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In 1817, pirates and privateers ruled the rugged seas of the gulf coast.
Chief among them was Jean Lafitte, the so-called "Prince of Pirates."
A fearless cutthroat in a cutthroat's world, Lafitte was known to take no prisoners.
His ruthlessness was legend, but he was also an ingenious privateer, and a war hero.
A Texan library is donated a spyglass said to be handed down from Lafitte to his ship captain, James Campbell, who was Texas City’s first settler.
Was James Campbell really a pirate? And is it possible that this spyglass could have been a gift from Lafitte to Campbell?
- Also with Wes Cowan WWII Diary Does this diary hold the key to understanding the fate of a missing bomber pilot from World War II?
- Also in this episode Mexican Currency What role did this money play in the Mexican Revolution?
- Also with Wes Cowan Ernie Pyle's Typewriter Did America’s most beloved battlefront correspondent bang out his dispatches on this Corona 3?
- Also with Tukufu Zuberi Airstream Caravan Was this mobile home part of a modern-day wagon train halfway across the world?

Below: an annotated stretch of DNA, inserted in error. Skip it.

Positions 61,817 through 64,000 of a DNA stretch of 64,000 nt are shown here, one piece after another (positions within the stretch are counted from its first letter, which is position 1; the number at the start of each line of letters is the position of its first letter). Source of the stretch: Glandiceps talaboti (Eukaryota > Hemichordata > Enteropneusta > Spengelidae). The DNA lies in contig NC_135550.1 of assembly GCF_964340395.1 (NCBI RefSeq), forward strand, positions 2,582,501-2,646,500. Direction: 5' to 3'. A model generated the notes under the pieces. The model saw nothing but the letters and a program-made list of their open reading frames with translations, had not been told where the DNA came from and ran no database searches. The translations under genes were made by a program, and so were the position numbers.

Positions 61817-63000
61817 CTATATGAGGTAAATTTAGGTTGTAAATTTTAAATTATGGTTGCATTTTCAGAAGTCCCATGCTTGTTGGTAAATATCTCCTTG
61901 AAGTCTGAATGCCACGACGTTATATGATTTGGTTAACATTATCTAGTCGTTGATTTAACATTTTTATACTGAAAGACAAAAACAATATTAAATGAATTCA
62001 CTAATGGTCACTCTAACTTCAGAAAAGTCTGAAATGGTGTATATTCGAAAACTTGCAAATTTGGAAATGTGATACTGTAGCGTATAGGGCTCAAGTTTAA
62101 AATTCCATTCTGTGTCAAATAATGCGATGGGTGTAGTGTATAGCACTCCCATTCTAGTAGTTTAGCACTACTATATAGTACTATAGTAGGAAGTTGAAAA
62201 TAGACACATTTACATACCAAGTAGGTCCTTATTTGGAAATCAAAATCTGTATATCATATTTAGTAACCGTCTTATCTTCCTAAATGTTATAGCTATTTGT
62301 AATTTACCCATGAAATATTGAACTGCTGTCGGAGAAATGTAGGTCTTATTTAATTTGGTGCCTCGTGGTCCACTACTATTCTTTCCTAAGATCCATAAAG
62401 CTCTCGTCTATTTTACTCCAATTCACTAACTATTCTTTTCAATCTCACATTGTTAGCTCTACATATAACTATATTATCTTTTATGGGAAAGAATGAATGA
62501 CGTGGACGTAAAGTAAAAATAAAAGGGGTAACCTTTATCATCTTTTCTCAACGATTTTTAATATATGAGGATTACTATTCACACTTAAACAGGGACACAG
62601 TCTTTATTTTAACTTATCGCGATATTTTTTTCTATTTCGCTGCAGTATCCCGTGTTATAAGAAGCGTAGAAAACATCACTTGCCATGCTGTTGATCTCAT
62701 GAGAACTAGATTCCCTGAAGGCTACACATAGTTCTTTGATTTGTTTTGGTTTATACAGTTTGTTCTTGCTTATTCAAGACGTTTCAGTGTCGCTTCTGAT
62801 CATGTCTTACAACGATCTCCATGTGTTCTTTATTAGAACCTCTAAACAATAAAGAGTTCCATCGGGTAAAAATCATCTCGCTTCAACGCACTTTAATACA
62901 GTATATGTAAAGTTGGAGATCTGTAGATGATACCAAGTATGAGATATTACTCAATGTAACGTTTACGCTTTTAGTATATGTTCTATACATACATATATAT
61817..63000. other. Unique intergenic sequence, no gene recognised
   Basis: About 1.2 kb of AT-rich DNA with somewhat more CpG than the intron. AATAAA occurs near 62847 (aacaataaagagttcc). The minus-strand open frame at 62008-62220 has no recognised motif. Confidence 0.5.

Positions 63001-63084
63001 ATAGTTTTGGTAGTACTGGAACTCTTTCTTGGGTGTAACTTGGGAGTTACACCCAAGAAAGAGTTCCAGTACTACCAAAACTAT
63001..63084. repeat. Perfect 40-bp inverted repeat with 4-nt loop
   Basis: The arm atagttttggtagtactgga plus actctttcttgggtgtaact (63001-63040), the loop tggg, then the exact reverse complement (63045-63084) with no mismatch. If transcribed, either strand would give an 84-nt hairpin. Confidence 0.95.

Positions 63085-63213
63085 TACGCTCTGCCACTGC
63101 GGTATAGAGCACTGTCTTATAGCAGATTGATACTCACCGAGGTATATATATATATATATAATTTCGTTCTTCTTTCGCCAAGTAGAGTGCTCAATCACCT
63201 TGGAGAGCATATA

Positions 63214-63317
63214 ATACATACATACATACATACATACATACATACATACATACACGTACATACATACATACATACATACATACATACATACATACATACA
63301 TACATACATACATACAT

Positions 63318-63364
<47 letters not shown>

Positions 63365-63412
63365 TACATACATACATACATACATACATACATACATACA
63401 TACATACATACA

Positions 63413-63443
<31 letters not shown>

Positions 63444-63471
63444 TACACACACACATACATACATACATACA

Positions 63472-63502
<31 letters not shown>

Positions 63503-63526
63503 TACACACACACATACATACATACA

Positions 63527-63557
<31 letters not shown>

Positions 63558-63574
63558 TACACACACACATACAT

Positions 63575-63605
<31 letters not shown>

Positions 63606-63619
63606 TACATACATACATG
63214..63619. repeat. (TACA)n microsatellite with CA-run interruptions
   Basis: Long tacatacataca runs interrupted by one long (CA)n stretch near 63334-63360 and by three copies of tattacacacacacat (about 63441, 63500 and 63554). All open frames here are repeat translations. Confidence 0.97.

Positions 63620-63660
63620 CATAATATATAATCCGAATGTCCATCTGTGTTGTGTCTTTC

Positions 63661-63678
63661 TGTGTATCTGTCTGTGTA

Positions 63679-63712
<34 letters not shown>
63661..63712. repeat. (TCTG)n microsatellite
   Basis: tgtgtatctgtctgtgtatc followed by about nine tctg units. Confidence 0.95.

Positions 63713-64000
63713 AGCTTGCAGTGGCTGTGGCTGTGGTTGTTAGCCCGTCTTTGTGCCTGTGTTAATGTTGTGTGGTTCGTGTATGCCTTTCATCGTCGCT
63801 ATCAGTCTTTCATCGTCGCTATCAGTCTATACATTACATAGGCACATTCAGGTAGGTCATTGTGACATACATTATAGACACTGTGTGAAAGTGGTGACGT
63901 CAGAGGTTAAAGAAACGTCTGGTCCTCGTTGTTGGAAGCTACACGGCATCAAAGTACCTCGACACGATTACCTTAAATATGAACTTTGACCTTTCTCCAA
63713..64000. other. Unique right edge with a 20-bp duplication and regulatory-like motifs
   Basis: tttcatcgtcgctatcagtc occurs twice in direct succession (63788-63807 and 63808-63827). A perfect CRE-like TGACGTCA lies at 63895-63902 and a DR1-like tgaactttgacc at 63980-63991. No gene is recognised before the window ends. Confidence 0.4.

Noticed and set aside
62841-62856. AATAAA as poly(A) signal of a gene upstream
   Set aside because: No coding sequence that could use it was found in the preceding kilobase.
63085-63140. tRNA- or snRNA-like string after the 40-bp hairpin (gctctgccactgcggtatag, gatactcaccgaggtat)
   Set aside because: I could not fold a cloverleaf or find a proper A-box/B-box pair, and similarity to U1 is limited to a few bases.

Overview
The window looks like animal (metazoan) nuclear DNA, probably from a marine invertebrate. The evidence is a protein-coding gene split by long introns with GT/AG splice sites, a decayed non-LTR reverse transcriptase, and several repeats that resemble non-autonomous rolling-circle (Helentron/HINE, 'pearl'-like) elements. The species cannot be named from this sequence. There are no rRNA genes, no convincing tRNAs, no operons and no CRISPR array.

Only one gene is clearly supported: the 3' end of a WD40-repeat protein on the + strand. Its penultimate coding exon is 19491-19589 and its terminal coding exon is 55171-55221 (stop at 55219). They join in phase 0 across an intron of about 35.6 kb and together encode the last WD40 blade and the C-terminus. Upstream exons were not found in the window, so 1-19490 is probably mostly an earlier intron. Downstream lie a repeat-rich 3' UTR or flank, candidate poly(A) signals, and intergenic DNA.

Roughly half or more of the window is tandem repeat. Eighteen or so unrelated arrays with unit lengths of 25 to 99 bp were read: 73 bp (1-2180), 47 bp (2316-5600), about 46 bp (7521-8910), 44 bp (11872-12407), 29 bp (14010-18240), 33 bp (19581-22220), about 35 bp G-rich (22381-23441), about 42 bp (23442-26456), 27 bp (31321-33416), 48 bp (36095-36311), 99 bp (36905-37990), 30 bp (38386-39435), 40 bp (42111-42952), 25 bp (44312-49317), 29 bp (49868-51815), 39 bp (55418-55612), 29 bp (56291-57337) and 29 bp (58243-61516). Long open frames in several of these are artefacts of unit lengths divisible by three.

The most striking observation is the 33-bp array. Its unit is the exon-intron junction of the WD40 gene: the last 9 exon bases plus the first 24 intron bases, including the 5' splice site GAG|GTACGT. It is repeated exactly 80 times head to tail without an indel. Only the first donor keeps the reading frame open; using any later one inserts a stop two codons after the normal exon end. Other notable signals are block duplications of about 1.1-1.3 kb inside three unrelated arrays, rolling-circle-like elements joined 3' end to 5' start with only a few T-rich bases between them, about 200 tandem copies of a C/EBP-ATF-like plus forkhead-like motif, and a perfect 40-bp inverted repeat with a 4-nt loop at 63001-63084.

- Also in Expansion: 1801-1861 Chisholm Trail Did the Chisholm Trail really run through this small town in Texas?
- Also in Season 1 Revolutionary War Poem How did this poem, written by an American prisoner in England in 1780 end up in Oregon 200 years later?
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- Latest CommentIt turns out that this collage was sold last fall: http://www.worthpoint.com/wort... I wonder if it would be possible to contact the buyer by way of the auction house about getting a print made. (9 months ago)
- Twitterremember this investigation with @TukufuZuberi @elyseluray Tonight they reunite! Let us know your thoughts! @PBS http://t.co/4KMnc27K (1 year ago)
- FacebookCongrats on your exhibit, TZ! Here's a Washington Post article about the exhibit, everyone, and the great story TZ and Elyse did on his "Our Colored Heroes" story. http://tinyurl.com/mzpuyo8 http://www.pbs.org/opb/historydetectives/investigation/our-colored-heroes/ (9 months ago)